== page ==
The following report from Lockton’s legislative update on 4/18 summarizes the proposed budget and deficit reduction plan, paying key attention to changes in 1099 reporting and healthcare reform.
President Obama last week proposed cutting $4 trillion from the federal budget over the next 12 years by cutting defense spending, holding down domestic expenditures and healthcare costs, and increasing tax revenues. The President’s framework calls for the nation’s deficit to be reduced to 2.5% of the total economy by 2015, down from just under 9% today.
The President’s budget calls for saving $340 billion in the Medicare and Medicaid programs over ten years, and $480 billion by 2023. Specifically, he proposed strengthening an independent government panel that can recommend Congress take measures to reduce the rate of growth. Currently, Congress must consider the panel’s recommendation, and if it disagrees, enact policies that achieve equivalent savings. Obama proposes setting a lower target growth rate for Medicare and giving the panel additional tools and enforcement mechanisms to improve quality of care, while reducing costs. The President stopped short, however, of recommending an increase in the Medicare eligibility age.
The President called for pressuring drug companies to lower prices charged under government healthcare programs, and for speeding up the availability of generic drugs. The President also proposed replacing the current complicated Federal matching formulas for Medicaid and the Children’s Health Insurance Program (CHIP). A single matching rate for all program spending would be put in place that rewards States for efficiency and automatically increases if a recession causes enrollment (and state costs) to rise.
Congress Passes Budget Bill for Remainder of 2011 Fiscal Year
In the first of two budget votes last week, Congress passed the hard-fought budget deal that averted a government shutdown. However, more than one-fifth of the $38.5 billion in spending cuts reflected in the budget comes from eliminating funds that never existed, except on paper.
For example, Congress cancelled nearly a hundred large IOUs it had issued to government agencies, but which those agencies never used. The Education Department, for instance, had an IOU for a $560 million program that no longer exists. Congress added up the value of those IOUs and deemed the unspent funds as “cuts.”
Congress also cut budget authority that would not have been used until later years. An example is the elimination of the “Free Choice Voucher” program under healthcare reform. That program was not scheduled to become effective until 2014, but the savings resulting from elimination of the program were counted as a cut to the 2011 budget.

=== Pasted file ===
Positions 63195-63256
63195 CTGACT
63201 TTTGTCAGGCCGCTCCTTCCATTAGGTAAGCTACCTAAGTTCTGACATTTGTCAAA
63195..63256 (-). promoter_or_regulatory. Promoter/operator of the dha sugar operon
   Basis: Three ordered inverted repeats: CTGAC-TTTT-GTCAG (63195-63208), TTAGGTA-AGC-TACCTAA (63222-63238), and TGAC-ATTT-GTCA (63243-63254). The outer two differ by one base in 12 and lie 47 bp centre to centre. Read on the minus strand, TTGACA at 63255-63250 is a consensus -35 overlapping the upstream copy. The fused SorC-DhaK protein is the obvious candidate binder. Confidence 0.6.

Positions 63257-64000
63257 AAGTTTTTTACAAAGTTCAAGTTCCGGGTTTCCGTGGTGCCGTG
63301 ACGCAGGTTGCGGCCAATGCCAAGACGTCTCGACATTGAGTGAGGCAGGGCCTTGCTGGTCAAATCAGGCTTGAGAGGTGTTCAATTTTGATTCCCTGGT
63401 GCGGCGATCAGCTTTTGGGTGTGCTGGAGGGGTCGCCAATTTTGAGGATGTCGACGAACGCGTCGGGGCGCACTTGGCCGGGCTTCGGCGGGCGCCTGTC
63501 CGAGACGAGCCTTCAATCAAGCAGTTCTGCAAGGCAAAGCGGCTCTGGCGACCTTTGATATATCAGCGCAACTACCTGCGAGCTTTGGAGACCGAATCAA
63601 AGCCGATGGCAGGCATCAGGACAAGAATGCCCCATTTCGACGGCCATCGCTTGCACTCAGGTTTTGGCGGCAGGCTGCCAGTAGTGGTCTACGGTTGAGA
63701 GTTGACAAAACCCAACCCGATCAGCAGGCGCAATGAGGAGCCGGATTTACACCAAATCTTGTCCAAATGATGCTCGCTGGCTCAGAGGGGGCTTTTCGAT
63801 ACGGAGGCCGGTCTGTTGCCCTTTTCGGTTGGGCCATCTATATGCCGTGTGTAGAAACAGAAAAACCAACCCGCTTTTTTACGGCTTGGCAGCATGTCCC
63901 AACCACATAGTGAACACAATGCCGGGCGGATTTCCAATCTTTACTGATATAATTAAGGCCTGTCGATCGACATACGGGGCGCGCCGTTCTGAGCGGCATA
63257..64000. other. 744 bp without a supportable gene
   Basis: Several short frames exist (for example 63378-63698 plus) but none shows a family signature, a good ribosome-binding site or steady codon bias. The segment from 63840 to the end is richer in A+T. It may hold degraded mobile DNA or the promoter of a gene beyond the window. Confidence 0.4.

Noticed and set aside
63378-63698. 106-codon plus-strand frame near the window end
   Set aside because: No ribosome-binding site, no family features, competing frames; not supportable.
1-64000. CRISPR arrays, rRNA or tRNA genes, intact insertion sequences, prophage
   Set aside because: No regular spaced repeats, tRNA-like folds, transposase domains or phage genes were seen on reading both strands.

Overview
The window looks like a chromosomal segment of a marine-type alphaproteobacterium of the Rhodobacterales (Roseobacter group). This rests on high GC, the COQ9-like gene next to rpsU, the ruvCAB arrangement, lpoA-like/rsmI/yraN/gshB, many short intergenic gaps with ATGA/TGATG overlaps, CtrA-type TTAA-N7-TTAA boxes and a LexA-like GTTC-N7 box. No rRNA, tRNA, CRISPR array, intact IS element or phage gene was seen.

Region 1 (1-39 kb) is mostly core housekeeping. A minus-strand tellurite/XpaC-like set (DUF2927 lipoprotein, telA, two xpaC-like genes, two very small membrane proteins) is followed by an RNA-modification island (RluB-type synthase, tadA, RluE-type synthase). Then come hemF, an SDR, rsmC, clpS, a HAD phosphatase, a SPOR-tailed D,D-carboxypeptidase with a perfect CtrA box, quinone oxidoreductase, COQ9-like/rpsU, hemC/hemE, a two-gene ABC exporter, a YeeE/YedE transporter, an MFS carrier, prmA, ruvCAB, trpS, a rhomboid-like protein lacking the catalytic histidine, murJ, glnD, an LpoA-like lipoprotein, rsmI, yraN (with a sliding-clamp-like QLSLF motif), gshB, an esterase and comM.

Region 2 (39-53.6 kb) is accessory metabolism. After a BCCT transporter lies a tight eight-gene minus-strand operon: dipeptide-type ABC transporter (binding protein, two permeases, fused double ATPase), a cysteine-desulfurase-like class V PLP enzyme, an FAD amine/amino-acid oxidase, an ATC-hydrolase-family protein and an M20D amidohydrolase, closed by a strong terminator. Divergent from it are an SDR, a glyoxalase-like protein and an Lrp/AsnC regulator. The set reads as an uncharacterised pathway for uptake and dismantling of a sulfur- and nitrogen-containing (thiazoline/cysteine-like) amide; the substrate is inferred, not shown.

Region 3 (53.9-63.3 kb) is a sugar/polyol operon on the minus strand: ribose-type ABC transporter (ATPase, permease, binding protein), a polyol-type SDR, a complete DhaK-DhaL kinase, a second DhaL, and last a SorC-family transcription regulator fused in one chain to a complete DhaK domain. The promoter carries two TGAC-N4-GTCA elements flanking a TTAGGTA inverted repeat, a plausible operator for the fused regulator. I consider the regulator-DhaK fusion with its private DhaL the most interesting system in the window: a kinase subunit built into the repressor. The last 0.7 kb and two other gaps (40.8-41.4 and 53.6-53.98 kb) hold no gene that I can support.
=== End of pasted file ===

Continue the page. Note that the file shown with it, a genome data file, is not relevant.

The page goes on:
So, in the end, a compromise that was described as cutting $38.5 billion from the federal budget actually cut only approximately $350 million in expected spending during the 2011 fiscal year, according to a Congressional Budget Office (CBO) analysis.
House Passes Ryan Budget Plan for 2012
The House of Representatives passed Rep. Paul Ryan’s (R-WI) 2012 budget plan, a plan that includes privatizing Medicare, by a vote of 235 to 193 on Friday. All House Democrats and four Republicans voted against the plan.
Democrats worry that Ryan’s plan won’t control costs so much as shift them to seniors. The CBO concluded that Ryan’s privatization plan would actually add to the costs of Medicare coverage. In 2030, traditional Medicare insurance, according to CBO estimates, would only cost 60% as much as the private options Ryan’s plan would offer to seniors. But under Ryan’s plan, seniors would pay two-thirds of the cost, while under traditional Medicare they’d pay only 25%.
Ryan’s proposal to turn Medicare into a voucher system is politically risky. In a recent Gallup poll, just 13% of people surveyed favored a complete overhaul of Medicare, while only 18% said they supported major changes in the program. The House vote is expected to be pointless legislatively since Senate Democrats are unlikely to pass the Ryan budget.
President Obama Signs Bill to Repeal Enhanced Form 1099 Reporting Requirements
On Thursday, April 14th, President Obama signed the legislation repealing the enhanced Form 1099 reporting requirements imposed by the healthcare reform law. But for the repeal, beginning in 2012 employers would have had to furnish a Form 1099 to vendors who supplied more than $600 in goods or services to the employer.
Other Changes to Healthcare Reform Introduced in Pending Bills
Both the House and the Senate have introduced legislation that would repeal the CLASS Act, the portion of healthcare reform calling for a federal long-term care insurance program. Both bills have been referred to Committee. Federal actuaries have determined that the CLASS Act program would become insolvent after just a few years.
Rep. Charles Boustany (R-LA) introduced a bill to repeal the more than $60 billion in annual fees on health insurance providers enacted by the healthcare reform bill. Opponents of the tax argue that insurers will simply pass the tax through to consumers, in the price of insurance products. The fees were imposed, however, to help offset the cost of healthcare reform, so any attempt to repeal the fees will likely require Congress to cut $60 billion in spending, either under healthcare reform or under other federal programs.
Janae L. Schaeffer, J.D.